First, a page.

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An inquirED Blog

2nd Grade Social Studies Curriculum: How does a community meet our collective needs?

Photo by Allison Shelley for American Education: Images of Teachers and Students in Action.

This blog post is one in a series that breaks down one unit from each grade level of Inquiry Journeys, inquirED's core elementary social studies curriculum. For a trial account containing all lessons for the unit, click below.

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2nd Grade Social Studies Curriculum Essential Question

How does a community meet our collective needs?

2nd-grade social studies students investigate the ways communities collectively work together to meet shared needs. They explore services the government provides, as well as ways individuals can contribute to improving the community. Students conclude this module by reviewing the key learning from the unit to help them prepare to take action. They work together to develop an Inquiry Challenge Statement that describes the action they will take, the product they will create, the people they will affect, and the goals they will work toward in the Action Module.

Lesson 1: Improving Communities

Students explore the connected nature of key economic concepts while reading Look Where We Live! by Scot Ritchie. They identify evidence of key economic concepts within the text or illustrations of the book. Then, students begin to brainstorm local needs they would like to address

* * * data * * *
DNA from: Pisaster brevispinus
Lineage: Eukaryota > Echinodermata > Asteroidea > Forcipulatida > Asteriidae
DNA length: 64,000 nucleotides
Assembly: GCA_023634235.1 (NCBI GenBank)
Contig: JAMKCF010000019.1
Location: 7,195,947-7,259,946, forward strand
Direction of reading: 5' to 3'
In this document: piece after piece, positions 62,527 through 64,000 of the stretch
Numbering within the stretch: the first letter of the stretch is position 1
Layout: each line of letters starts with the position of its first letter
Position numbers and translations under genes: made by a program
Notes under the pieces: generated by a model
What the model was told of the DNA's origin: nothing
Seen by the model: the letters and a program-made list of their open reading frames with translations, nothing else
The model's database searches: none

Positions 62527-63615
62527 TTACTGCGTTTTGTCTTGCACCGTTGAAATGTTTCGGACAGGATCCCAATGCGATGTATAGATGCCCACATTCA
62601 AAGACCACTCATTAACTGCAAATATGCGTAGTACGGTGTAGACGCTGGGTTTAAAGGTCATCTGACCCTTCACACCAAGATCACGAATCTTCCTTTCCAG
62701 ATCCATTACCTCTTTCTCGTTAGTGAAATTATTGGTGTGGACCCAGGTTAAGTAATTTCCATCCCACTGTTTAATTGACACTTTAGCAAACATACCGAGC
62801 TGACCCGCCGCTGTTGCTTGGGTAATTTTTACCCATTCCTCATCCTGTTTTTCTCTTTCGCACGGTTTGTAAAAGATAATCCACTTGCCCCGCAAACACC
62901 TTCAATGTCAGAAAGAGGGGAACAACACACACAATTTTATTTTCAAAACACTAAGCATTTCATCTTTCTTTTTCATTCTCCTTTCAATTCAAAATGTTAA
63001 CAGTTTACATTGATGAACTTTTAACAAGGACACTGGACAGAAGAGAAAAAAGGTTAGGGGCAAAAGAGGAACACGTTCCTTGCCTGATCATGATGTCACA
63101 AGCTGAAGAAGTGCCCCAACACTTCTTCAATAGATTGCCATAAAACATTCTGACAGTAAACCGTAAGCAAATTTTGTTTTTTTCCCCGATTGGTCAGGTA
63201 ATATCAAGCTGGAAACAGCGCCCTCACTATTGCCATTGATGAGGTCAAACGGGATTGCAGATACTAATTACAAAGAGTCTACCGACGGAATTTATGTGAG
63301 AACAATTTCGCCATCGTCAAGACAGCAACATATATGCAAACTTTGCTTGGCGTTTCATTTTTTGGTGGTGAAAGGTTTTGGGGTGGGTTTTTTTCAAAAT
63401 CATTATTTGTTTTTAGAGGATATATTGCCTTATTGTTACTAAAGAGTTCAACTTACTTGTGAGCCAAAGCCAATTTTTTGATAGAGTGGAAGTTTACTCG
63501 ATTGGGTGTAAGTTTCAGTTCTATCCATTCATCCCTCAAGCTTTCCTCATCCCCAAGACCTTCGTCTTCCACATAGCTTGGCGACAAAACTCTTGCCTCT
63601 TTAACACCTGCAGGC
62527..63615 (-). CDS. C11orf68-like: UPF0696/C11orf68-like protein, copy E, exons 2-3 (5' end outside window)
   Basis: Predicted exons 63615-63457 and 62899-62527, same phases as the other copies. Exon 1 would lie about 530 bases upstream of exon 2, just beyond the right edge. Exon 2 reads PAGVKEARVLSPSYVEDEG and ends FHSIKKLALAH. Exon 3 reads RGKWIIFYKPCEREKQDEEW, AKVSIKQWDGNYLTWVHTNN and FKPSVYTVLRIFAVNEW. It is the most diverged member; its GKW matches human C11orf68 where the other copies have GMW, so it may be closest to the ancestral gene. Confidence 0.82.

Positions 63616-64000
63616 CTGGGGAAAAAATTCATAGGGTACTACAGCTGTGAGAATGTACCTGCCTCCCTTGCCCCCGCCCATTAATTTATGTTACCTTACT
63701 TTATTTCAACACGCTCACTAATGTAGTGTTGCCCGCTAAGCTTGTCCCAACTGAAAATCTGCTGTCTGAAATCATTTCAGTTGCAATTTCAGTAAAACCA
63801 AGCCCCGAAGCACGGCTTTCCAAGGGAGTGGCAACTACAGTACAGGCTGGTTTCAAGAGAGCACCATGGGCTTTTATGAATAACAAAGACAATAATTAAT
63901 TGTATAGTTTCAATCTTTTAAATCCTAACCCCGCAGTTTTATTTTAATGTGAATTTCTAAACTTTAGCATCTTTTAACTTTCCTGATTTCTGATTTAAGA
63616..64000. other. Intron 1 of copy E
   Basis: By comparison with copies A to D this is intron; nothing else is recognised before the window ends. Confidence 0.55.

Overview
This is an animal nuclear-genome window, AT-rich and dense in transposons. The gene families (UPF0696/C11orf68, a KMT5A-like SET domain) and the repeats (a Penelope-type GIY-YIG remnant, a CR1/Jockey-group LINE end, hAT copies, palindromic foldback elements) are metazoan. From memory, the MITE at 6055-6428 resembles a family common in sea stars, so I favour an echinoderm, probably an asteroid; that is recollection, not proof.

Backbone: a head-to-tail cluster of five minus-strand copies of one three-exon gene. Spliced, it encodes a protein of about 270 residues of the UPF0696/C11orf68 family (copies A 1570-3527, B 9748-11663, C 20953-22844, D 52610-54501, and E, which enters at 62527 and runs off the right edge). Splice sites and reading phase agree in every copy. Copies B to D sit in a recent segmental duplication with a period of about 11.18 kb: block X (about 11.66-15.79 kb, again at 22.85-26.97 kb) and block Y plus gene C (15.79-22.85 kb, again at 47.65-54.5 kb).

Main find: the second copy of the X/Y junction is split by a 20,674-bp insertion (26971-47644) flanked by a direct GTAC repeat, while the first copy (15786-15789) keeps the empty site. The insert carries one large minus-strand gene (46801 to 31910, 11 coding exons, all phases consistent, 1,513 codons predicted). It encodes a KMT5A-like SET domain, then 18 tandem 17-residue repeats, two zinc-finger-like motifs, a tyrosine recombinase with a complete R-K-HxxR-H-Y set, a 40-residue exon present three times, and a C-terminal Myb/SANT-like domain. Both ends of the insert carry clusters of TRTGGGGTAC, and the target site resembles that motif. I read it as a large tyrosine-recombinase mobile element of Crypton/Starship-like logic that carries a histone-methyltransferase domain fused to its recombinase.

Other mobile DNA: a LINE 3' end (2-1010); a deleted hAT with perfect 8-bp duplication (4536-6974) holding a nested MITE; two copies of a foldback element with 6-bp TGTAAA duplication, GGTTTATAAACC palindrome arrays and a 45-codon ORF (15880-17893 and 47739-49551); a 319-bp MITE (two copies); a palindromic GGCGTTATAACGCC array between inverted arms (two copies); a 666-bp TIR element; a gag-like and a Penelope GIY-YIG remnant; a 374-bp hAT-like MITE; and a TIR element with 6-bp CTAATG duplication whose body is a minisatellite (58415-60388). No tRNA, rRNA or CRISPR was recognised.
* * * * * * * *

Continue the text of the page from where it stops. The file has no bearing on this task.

• Students use key concepts cards to help them understand the economic concepts mentioned in Look Where We Live!

Lesson 2: Forming an Action Plan

Students explore how communities and individuals have taken action to solve the problems they see around them. They brainstorm issues they believe are important to address in their own community and develop their action plan.

  • Access Be the Change in Your Community by Megan Kopp through Epic!

Lesson 3: Issuing the Inquiry Challenge

In this pivotal lesson, students transition from investigation to action. They consider the content they have explored, the relevant knowledge they have gained, and the questions they have asked (acknowledging that some may have remained unanswered and new questions may have emerged) to decide how to create an Inquiry Product that has an authentic impact.

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